To achieve sustainable fishing, the revised rules of the Common Fisheries Policy need to be fully respected. But how can we ensure that they are in practice?

Well, by efficient and harmonised control systems.

In a spirit of subsidiarity, fisheries control means are agreed at EU level, but need to be concretely implemented on the ground by national authorities. Therefore, to guarantee a level playing field between fishermen, the European Commission checks how Member States implement their common obligations. It also provides Member States with support, where necessary, so that their control systems meet the European requirements. For the development of IT tools or the reinforcement of existing control systems the European Maritime and Fisheries Fund can provide substantial financing.

For instance, the Portuguese Action Plan proposed last Thursday is part of a broader scheme to collaborate with Member States. With France, Spain, Italy, Latvia and Malta we have already agreed on specific Action Plans to fill missing links or reinforce the effectiveness of their controls. So doing, we ensure that we all play by the same rules, a prerequisite to preserve the sustainability of our marine resources.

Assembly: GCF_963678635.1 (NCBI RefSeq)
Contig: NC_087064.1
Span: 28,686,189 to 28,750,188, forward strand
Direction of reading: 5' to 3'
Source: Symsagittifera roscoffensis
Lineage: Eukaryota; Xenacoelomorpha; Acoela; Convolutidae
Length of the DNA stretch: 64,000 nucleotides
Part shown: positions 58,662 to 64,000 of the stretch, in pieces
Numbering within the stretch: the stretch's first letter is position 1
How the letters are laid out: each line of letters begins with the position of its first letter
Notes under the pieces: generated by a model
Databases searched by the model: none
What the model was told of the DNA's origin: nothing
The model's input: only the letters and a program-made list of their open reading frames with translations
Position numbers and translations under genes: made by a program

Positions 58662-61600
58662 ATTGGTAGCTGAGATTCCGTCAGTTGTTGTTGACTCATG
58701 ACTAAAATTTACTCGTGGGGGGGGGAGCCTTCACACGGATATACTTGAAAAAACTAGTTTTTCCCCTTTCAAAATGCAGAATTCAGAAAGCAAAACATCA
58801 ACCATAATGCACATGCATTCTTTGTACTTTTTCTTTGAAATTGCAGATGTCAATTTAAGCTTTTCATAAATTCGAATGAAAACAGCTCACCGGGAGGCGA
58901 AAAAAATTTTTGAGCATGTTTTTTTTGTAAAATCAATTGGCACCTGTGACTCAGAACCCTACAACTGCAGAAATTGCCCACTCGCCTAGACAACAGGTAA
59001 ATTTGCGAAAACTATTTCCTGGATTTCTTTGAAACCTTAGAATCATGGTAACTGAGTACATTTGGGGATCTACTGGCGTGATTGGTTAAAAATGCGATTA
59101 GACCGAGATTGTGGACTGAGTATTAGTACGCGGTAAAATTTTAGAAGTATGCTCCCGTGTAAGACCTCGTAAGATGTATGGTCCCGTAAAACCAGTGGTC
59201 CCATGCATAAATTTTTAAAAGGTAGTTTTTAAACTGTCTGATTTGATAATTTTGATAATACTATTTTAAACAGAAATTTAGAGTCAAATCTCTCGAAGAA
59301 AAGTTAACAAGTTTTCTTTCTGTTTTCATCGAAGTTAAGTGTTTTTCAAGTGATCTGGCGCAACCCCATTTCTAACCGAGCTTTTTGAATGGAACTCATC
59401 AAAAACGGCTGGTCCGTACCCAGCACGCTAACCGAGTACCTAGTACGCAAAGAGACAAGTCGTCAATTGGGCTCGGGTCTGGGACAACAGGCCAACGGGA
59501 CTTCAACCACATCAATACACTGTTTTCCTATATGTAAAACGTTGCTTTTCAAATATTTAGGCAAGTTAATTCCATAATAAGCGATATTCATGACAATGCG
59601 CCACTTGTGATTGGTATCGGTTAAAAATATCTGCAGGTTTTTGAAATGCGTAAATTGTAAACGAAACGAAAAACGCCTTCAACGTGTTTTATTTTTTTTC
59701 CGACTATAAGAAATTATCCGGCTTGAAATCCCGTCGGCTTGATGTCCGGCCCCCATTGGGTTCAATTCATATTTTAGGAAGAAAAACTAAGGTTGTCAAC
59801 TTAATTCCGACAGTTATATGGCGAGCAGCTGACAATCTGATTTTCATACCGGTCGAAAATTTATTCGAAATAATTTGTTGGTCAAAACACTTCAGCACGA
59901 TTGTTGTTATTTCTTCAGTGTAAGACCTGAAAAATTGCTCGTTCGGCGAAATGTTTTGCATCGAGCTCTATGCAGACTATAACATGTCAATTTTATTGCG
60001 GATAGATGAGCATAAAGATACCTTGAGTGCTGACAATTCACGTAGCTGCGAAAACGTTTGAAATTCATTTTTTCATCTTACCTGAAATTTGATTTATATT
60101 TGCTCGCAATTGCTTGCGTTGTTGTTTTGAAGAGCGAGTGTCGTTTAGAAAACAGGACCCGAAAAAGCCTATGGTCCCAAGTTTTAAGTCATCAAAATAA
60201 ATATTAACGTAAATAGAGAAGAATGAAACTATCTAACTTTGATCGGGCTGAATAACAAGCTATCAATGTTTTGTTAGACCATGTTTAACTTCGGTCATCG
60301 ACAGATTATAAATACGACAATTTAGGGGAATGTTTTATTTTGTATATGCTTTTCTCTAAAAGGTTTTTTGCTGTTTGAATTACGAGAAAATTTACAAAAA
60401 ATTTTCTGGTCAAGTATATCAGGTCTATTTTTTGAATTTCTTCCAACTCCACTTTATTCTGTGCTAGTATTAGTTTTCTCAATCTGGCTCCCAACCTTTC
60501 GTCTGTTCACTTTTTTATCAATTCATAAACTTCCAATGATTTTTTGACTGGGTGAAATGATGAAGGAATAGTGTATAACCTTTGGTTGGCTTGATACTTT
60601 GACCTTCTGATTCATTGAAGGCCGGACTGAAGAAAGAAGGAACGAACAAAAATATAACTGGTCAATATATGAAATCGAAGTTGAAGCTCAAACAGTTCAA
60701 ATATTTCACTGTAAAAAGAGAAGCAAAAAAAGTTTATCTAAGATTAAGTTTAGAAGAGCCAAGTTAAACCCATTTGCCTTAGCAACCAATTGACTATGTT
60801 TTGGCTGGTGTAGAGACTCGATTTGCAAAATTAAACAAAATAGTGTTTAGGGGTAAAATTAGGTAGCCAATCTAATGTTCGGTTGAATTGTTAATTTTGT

http://blogs.ec.europa.eu/damanaki/fisheries-control-portugal-france-spain-italy-latvia-and-malta-now-playing-by-common-rules/
19/9/14
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Πέμπτη, Σεπτεμβρίου 18, 2014

Enforcing fisheries rules: Questions and answers on new Portuguese control action plan

European Commission, MEMO, Brussels, 18 September 2014:

What does this action plan seek to achieve?
Effective fisheries control is essential for the sustainability of European fisheries. This is best achieved if all fishermen in the EU play by the same rules. To that end, the Commission is working with all the Member states individually to bring their national control system up to European standards. Where general, systemic shortcomings are identified action plans are drawn up to identify steps needed to address these shortcomings.